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A New School Year To Defend Your Child Against

Preparing For A New School Year

There is no getting around it: just because your child's New School Year has started doesn't mean parenting stops.

Image of Newport Judo Logo - This article is about your children's defense and Preparing For A New School Year
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If you want your child to succeed in school you still have to play an advocating role. Sometimes for your child sometimes for your child's teacher to your child.

Every country is different however I suspect that my above premise is true no matter where your child is educated.

I'm reasonably sure that if I were to add up the hours that my wife and I spent dealing with our children's issues associated with the school it would add up to another part-time Job per child and we had 4 of them.

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We may have been more "hands-on" than other parents but there is a lot to deal with when it comes to educating children: homework, notes from teachers; interpreting notes from teachers; grievances of children towards teachers; grievances of children to other students and many other things.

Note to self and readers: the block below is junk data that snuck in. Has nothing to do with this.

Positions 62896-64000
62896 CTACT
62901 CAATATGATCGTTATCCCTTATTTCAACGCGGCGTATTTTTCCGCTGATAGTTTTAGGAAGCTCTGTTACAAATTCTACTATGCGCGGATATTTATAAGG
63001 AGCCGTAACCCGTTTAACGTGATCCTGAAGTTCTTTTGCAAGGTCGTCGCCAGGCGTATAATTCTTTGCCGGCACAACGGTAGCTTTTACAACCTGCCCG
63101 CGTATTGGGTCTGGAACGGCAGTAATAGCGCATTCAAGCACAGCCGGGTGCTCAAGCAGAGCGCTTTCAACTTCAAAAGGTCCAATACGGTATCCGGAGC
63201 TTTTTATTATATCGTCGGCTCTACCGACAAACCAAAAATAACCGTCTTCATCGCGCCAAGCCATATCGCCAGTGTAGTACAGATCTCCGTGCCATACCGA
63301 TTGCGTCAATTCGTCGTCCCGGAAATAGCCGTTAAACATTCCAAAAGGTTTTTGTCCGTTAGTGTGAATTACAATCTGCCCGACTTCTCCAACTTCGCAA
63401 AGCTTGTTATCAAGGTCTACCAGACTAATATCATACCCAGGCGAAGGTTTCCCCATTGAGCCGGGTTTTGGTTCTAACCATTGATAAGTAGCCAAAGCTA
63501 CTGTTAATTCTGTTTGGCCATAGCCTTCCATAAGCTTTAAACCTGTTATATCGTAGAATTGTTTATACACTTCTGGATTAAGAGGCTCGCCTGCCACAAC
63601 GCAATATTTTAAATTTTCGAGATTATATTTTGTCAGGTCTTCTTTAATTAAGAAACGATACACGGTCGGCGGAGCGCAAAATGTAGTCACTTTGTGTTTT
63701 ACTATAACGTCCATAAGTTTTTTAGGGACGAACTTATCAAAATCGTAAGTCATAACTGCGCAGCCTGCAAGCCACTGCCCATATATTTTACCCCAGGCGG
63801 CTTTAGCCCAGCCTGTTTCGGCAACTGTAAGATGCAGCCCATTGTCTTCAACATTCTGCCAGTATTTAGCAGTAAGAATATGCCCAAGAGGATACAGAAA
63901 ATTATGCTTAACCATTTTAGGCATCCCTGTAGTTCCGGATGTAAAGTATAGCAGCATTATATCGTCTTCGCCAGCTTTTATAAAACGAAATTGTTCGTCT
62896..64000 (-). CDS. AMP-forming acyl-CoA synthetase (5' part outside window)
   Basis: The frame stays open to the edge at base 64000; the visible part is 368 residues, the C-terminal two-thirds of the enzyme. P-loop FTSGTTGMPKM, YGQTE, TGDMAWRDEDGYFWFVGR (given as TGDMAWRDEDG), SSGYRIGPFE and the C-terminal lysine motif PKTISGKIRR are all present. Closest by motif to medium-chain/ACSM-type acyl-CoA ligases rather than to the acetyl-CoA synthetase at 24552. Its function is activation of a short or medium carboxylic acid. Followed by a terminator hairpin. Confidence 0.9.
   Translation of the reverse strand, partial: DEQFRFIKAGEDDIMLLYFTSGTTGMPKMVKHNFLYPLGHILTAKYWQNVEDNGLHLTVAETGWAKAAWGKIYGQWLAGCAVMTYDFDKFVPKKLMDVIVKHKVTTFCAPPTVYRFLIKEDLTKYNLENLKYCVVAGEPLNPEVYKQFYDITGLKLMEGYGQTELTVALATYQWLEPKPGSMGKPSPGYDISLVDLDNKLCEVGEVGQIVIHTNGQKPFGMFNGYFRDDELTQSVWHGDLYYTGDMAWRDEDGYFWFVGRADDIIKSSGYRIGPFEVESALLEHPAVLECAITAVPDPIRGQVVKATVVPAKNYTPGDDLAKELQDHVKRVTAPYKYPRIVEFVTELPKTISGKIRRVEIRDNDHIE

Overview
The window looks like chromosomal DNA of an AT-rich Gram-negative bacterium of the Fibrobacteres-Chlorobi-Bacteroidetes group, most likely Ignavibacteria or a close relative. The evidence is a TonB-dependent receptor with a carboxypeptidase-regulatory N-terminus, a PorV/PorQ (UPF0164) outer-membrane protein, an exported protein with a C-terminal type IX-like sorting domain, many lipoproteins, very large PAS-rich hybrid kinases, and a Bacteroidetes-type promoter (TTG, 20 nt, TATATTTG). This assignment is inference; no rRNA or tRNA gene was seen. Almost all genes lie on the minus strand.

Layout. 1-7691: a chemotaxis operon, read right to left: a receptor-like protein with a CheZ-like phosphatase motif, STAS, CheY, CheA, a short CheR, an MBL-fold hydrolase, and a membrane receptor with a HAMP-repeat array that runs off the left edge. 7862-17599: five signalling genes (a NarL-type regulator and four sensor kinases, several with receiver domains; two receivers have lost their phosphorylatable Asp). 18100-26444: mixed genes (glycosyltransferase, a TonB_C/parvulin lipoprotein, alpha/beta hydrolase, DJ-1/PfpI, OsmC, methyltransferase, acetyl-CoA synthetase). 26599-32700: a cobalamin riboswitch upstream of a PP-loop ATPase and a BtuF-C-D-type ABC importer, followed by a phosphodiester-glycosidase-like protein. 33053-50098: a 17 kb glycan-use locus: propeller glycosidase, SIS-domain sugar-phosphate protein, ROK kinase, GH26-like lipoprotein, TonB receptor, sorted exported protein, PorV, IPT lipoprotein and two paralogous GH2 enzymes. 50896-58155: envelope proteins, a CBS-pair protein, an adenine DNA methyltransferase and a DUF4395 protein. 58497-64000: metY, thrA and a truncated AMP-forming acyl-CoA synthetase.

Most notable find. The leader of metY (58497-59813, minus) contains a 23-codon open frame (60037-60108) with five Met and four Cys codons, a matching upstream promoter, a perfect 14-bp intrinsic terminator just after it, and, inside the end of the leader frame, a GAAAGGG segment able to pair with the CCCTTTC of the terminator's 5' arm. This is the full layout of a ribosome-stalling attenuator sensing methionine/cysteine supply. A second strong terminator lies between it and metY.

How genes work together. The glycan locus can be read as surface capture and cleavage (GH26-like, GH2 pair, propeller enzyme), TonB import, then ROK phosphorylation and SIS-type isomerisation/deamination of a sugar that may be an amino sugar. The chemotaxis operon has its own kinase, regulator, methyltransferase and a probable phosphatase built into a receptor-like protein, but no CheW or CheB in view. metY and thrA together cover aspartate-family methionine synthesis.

Wise Parents Prepare Their Children For a New School Year

What does this have to do with Self Defense? Well, whilst it is not a preparation for physical confrontation, at least one hopes not, I always felt that getting ready for school was very like a self-defence program. That is because any good program requires planning and preparation and that is exactly what wise parents do; they prepare their children.

As every parent prepares their children for a new school year there is always plenty of advice. I, therefore, hesitate to offer this little tidbit but just in case it helps someone I received this article in my email from a very trusted people called "Starting-the-School-Year---The-Kidpower-Way--Seven-Steps-to-A-Positive-Experience"

It does just what it says and offer Seven ways to help you, child, safely adjust to the school year. The advice is simple and easy to put into action:

  1. Take a realistic look at your child's emotional school-readiness.

  2. Be clear about both safety and learning expectations.

  3. Make a plan for potential problems.

  4. Stay in touch with what is going on.

  5. Offer support to your child's teachers and schools.

  6. Prepare your children to set boundaries and to advocate for themselves.

  7. Advocate for your children when things go wrong.

Even if any of these sound the slightest bit complicated trust they are not. Read the article and try them.

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